Uber arrives in Southampton
They’re cheaper than normal cabs
Pass the AUX cable, Uber hit the roads of Southampton city yesterday.
The service went live as of 4pm on April 8th ,which is good news for us but potentially bad news for conventional taxi companies. Uber fares are 10 to 15 percent cheaper than other taxi services, making profit margins for drivers lower.
Uber already operates in over a dozen other UK cities, providing low-cost rates. All you need to do is download the app, which instantly reveals your approximate pickup time and fare estimate. Once booked, you can see the driver’s photo, name and car registration as you track the car’s arrival.
Uber operates as a cashless system so PayPal is the most popular method of payment; otherwise, money is debited from your account from the app. Many drivers feel positively about this system of payment, as they feel less targeted by robbers.
Fred Jones, Uber’s general manager announced: “We’re really excited to be launching in Southampton. Over 27,000 people in the city have opened the app in the last 90 days, so we know that there is a real demand for the service here.”
Uber approximated that a journey from Highfield Campus to Bedford Place will cost around £5.40. The Daily Echo calculated the trip using a conventional taxi would be around £6.20 or £6.95 between 11pm-6am.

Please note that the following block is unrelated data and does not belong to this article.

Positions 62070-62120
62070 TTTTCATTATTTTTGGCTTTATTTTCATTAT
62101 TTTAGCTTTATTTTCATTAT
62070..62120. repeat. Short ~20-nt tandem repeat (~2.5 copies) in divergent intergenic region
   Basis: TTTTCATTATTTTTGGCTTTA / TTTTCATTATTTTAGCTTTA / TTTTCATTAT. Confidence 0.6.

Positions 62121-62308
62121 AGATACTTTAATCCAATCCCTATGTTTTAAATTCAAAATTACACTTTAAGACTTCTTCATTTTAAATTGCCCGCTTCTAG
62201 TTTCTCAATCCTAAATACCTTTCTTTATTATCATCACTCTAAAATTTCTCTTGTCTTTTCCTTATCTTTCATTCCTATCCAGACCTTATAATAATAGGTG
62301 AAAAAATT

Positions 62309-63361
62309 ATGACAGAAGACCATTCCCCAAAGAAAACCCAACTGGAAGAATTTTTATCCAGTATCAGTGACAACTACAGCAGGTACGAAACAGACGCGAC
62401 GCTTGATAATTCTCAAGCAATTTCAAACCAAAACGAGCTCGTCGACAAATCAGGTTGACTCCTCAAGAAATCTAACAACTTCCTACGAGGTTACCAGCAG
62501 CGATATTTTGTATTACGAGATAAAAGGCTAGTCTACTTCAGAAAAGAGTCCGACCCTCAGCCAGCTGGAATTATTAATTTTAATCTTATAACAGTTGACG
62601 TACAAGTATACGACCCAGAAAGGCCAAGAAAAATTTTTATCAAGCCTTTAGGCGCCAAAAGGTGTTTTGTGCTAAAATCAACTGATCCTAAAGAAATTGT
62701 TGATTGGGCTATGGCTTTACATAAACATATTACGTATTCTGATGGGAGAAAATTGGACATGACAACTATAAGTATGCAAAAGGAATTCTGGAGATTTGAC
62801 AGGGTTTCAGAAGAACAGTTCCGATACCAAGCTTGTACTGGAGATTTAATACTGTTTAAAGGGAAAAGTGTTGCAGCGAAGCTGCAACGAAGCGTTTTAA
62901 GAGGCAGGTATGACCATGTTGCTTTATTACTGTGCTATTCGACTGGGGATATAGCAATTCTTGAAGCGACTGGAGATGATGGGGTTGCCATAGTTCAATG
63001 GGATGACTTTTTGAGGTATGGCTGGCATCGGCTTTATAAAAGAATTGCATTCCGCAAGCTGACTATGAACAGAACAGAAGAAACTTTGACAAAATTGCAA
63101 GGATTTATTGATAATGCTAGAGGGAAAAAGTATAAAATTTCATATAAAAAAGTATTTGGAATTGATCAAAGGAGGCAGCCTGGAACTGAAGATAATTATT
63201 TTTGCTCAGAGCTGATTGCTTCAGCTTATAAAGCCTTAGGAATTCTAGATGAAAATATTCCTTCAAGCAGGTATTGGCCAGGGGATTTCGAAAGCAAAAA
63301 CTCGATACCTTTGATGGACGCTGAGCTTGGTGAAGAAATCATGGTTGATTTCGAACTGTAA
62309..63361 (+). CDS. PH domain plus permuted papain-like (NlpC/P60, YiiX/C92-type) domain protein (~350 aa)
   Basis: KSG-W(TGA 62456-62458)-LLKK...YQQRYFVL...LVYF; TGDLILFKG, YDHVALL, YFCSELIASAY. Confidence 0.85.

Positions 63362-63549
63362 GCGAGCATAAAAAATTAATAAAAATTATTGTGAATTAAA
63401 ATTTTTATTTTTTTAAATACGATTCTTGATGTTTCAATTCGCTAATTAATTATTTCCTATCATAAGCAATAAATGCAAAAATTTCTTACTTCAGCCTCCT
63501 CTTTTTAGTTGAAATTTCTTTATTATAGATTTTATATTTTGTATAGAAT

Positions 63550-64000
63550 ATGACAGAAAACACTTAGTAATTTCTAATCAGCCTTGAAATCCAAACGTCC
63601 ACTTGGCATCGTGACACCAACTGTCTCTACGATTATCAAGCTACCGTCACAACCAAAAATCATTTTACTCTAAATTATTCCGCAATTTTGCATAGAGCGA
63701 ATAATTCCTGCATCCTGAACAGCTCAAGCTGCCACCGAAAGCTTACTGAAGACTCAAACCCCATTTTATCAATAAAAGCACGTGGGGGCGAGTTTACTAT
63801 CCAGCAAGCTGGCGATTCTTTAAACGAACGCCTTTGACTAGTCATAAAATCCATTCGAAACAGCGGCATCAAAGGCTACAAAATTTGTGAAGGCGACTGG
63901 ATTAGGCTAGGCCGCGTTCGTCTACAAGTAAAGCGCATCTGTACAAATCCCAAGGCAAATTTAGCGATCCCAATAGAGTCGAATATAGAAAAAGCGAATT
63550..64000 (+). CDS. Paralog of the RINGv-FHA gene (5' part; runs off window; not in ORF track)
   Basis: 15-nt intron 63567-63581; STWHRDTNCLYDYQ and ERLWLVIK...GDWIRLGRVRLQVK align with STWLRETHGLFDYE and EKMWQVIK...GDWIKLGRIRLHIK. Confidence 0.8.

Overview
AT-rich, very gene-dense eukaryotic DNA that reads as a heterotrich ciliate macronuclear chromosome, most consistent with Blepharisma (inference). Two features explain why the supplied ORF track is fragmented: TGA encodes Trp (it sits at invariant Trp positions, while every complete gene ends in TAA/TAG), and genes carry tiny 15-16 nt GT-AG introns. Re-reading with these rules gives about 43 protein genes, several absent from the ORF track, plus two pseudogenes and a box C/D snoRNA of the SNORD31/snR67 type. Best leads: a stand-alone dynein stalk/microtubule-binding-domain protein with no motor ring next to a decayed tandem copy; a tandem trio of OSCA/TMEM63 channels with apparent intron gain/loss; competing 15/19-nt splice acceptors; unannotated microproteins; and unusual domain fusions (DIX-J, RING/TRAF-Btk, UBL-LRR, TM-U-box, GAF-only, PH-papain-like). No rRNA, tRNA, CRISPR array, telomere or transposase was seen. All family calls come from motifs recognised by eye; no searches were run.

Mr Jones has confirmed that Uber has had interest from around 200 potential Southampton drivers. There is, however, opposition from the traditional, long-established operators in the city, as well as concerns that they could lose many of their experienced drivers to Uber.
A local private hire driver told The Tab: “There will be drivers who join, but it’s still early days. Maybe its time the taxi industry joined the 21st century!”
In London and Paris, Uber has been met with demonstrations from angry taxi drivers who have brought cities to a standstill whilst protesting in a bid to secure their livelihood.
Branch secretary for GNB professional Drivers, Steve Garelick, warned Uber drivers: “It’s great for consumers but in reality consumers don’t care how much the driver earns but some are having to work 70 to 80 hours just to cover their costs.”
Mr Garelick also said areas without Uber should be cautious of the firm: “If the market for taxis already exists what value do they bring? All they do is destroy what is already there by driving down rates with an over-supply of drivers.”
So far Uber dominates the taxi business of London, Manchester, Leeds, Birmingham, Newcastle, Sheffield, Bristol, Merseyside, Glasgow, Edinburgh, Nottingham, Portsmouth, Leicester and Belfast.
The firm is currently offering its standard uberX service but Mr Jones suggested it is likely introduce its XL, 5+ seaters, and Exec, which offers Mercedes E-class and similar cars in the near future.
Last year the firm’s value was estimated at around £44.3bn.